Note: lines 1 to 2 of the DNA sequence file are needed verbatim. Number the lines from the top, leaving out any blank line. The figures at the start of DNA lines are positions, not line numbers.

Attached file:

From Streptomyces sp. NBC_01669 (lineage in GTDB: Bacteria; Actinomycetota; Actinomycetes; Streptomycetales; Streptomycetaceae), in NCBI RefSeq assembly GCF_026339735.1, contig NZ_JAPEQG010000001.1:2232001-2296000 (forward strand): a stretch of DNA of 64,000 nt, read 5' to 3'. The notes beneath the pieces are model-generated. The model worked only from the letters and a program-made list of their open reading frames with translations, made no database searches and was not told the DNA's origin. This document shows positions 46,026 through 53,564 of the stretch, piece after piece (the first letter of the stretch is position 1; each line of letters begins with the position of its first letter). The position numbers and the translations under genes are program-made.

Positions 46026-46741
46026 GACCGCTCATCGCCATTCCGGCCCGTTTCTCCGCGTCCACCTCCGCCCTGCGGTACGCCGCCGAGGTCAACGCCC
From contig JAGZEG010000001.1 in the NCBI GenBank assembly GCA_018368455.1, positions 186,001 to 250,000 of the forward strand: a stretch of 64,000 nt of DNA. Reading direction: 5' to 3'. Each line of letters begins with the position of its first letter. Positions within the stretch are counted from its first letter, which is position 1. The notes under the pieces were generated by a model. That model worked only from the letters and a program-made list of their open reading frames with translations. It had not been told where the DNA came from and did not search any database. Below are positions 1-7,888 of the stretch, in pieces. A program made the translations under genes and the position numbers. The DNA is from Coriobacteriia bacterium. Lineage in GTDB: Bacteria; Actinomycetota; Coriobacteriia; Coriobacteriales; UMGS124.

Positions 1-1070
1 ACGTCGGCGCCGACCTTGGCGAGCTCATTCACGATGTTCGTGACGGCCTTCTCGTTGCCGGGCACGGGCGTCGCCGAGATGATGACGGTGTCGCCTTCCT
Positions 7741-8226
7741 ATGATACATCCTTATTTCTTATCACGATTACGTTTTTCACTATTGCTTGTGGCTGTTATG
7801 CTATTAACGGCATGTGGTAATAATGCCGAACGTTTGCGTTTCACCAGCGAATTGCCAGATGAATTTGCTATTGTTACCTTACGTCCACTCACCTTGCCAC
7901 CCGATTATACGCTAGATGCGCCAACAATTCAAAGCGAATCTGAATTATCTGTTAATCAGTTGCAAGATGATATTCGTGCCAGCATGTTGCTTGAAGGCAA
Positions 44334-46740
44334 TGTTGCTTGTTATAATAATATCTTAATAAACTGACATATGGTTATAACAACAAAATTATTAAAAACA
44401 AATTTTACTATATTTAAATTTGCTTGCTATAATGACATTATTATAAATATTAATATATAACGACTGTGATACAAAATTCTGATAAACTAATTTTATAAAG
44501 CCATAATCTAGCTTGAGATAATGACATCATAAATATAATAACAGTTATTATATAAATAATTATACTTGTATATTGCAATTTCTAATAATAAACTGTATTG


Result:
From Streptomyces sp. NBC_01669 (lineage in GTDB: Bacteria; Actinomycetota; Actinomycetes; Streptomycetales; Streptomycetaceae), in NCBI RefSeq assembly GCF_026339735.1, contig NZ_JAPEQG010000001.1:2232001-2296000 (forward strand): a stretch of DNA of 64,000 nt, read 5' to 3'. The notes beneath the pieces are model-generated. The model worked only from the letters and a program-made list of their open reading frames with translations, made no database searches and was not told the DNA's origin. This document shows positions 46,026 through 53,564 of the stretch, piece after piece (the first letter of the stretch is position 1; each line of letters begins with the position of its first letter). The position numbers and the translations under genes are program-made.

Positions 46026-46741